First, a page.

Peter Hounam Investigates

Daily Mirror, Friday, July 9, 1993

A RICH revolutionary group which backs terrorists in the world’s trouble spots is operating in Britain – as a registered charity.

It teaches bomb-making techniques and how to set fire to forests belonging to the “hated capitalists.”

Peace cult preaches violence

Its Danish guru, Mogens Amdi Pedersen, once asked 600 followers if they were prepared to kill for his cause. They replied: YES.

An offshoot has produced a record in South Africa called Kill Nelson Mandela because the ANC president is regarded as not being extreme enough. Yet it is taking millions of pounds from British local authorities for looking after problem kids in private boarding schools which charge four times the price of a place at Eton.

It has built up an international business empire with a fleet of ships, a TV channel, Caribbean plantations, shops and a massive trading company selling second-hand clothes.

The organisation, Tvind, was formed as a peace group in Denmark in the 1970s and operates in Britain as the charity Humana.

Its pinewood clothing banks, where people’s cast-offs can be donated to “help the Third World”, are a familiar sight on street corners in towns and cities.

But the clothes are Bold to swell bank accounts in Jersey, Belize in Central America and Grand Cayman in the Caribbean.

TENS of millions are said to be held at a Barclays Bank branch in Belize City. Luxury villas and banana plantations in the Cayman Islands have been bought from the proceeds of its fake charitable activities – and so, it is feared, have machine guns, hand grenades and TNT.

For the claims of Humana to be a peaceful organisation are bogus.

Until 1984 a Tvind company published guides to war, guerrilla camps, political conflicts, terror movements, arson and bombings. Children and adults holding weapons were shown. Its “travel book on Ireland” showed how to make Molotov cocktails for use against the security services and glorified IRA atrocities.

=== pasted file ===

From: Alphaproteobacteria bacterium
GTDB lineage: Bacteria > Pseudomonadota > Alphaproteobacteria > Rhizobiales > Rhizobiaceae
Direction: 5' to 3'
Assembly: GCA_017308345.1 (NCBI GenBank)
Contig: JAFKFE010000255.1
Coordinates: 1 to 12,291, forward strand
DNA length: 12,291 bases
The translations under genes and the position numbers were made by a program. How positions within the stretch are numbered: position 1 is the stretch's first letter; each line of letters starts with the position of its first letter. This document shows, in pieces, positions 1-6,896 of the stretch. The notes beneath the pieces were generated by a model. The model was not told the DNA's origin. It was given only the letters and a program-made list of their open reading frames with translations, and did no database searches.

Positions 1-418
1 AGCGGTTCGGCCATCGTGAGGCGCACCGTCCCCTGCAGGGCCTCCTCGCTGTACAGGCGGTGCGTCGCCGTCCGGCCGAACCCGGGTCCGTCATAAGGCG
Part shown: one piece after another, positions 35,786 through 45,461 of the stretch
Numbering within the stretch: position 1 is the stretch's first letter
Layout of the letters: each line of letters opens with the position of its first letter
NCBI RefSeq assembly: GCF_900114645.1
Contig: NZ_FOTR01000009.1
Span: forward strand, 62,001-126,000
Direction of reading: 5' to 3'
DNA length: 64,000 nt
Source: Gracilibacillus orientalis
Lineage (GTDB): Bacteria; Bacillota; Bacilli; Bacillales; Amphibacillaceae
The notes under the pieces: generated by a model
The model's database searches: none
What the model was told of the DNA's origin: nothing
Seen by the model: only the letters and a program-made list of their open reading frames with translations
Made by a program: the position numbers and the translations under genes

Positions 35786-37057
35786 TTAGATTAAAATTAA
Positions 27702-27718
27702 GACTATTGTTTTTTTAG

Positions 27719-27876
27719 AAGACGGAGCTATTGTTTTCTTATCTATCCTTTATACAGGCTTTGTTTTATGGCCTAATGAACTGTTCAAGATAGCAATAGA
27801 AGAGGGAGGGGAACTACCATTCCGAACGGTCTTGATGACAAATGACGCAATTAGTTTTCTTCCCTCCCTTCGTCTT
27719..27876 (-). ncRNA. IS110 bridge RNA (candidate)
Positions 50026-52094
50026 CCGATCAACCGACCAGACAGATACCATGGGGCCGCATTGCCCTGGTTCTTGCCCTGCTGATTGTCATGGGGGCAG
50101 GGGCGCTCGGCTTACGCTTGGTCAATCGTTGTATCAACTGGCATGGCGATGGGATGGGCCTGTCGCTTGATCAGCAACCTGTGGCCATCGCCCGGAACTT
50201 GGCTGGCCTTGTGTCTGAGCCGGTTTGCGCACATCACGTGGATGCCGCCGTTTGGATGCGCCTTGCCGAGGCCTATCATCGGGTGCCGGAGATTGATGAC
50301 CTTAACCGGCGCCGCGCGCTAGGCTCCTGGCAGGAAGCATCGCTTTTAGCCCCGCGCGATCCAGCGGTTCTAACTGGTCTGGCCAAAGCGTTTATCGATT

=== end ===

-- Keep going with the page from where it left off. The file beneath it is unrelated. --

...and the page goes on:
There is no evidence that Tvind or Humana has been indulging in militaristic activities here, but their money raising methods are worrying Oxfam and the International Red Cross.

As a result of my investigation, the British Charities Commission is at last holding an inquiry. There are thousands of Humana clothing banks around the country and seven shops in London, Manchester and Stockport. Humana says every penny made goes in “emergency aid to the Third World.”

But the Charities Commission told me: “We are aware that only two per cent of Humana’s charitable donations actually go to charitable purposes.”

Tvind is known to Interpol, but it has hoodwinked the authorities in many parts of the world and built up a base in Britain, unhindered by police and officialdom.

In 1984 it bought a school near Norwich, to provide “education for children in need of care and attention”. A riot there in 1989 was investigated by the police.

ANOTHER school, at Winestead, near Hull, is worrying Robert Lake, Humber side’s director of social services.

The county council had two children at the £50,000-a-year school, but has now taken them away. Lake says: “I am not satisfied about the welfare of the children, and I am very anxious about the stories I have heard about Tvind.

“The kids are almost like automatons. I have recently had inspectors in the school and am keeping a close eye on the whole situation.”

At the school this week, we were told that all the children were at sea – on one of five boats operated by Tvind. A naval patrol skipper who refused to take over one said: “It was the filthiest vessel I have ever seen.”